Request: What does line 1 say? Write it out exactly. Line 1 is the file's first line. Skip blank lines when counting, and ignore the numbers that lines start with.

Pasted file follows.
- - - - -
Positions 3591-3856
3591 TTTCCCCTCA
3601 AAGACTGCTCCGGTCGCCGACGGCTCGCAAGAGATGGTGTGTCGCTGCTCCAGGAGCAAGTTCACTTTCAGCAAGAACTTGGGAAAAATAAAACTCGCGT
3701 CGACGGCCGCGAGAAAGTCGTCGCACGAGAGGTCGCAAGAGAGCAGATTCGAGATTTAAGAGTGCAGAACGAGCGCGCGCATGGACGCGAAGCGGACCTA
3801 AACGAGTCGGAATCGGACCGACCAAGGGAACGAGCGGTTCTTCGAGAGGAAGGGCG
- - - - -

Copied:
Positions 3591-3856